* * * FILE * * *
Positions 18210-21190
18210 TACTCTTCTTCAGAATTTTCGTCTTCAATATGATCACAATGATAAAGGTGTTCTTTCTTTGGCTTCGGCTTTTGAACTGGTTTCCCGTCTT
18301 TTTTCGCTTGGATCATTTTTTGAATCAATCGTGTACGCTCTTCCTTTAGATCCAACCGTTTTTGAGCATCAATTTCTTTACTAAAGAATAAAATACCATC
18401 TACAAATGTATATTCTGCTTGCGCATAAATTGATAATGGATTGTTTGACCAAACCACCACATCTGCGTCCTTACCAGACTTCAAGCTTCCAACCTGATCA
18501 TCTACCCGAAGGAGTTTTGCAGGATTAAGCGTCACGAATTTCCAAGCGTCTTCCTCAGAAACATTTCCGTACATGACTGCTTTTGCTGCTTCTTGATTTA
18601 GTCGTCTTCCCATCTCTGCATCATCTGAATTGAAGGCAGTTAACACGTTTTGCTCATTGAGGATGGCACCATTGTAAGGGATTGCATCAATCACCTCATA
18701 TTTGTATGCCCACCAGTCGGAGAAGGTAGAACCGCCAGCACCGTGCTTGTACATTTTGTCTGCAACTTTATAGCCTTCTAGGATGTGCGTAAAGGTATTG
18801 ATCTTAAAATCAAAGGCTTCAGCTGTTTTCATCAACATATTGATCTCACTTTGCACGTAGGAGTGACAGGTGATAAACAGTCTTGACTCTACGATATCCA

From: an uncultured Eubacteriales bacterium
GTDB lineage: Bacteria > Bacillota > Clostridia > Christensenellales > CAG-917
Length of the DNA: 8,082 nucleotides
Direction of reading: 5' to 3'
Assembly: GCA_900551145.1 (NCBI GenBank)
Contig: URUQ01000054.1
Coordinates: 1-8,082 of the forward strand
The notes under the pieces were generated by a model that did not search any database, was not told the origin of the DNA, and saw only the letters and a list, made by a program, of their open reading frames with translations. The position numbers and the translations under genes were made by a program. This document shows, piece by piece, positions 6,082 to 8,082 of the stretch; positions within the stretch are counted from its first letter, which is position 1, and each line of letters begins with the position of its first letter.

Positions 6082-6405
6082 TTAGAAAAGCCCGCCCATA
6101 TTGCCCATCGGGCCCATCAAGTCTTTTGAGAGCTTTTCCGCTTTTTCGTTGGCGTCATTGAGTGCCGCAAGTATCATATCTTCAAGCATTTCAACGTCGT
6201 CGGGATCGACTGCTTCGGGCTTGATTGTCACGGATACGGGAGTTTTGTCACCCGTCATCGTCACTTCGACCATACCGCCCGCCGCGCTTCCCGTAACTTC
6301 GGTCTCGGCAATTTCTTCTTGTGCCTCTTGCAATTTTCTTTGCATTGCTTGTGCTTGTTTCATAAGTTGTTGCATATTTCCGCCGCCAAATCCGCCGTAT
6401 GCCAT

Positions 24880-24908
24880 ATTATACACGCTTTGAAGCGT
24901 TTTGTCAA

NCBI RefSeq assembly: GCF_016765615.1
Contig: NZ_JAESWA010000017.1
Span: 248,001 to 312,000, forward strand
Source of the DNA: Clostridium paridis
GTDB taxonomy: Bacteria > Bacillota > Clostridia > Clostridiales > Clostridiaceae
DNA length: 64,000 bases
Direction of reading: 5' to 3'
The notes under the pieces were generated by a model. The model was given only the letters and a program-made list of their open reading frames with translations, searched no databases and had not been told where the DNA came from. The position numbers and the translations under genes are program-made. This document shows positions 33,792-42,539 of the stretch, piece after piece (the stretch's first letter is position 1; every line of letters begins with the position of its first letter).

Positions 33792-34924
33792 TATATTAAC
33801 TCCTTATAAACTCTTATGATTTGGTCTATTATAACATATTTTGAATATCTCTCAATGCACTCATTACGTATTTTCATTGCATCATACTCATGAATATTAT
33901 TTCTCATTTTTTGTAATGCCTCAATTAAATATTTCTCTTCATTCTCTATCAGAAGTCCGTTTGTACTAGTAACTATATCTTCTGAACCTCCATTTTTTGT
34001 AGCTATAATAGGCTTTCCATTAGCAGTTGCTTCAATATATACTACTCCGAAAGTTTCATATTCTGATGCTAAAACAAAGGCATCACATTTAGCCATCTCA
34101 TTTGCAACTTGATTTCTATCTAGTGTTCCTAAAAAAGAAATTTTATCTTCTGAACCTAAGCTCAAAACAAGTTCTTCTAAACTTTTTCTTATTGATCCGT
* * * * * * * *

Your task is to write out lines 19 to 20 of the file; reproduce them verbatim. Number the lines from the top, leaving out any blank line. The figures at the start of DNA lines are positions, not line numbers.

6101 TTGCCCATCGGGCCCATCAAGTCTTTTGAGAGCTTTTCCGCTTTTTCGTTGGCGTCATTGAGTGCCGCAAGTATCATATCTTCAAGCATTTCAACGTCGT
6201 CGGGATCGACTGCTTCGGGCTTGATTGTCACGGATACGGGAGTTTTGTCACCCGTCATCGTCACTTCGACCATACCGCCCGCCGCGCTTCCCGTAACTTC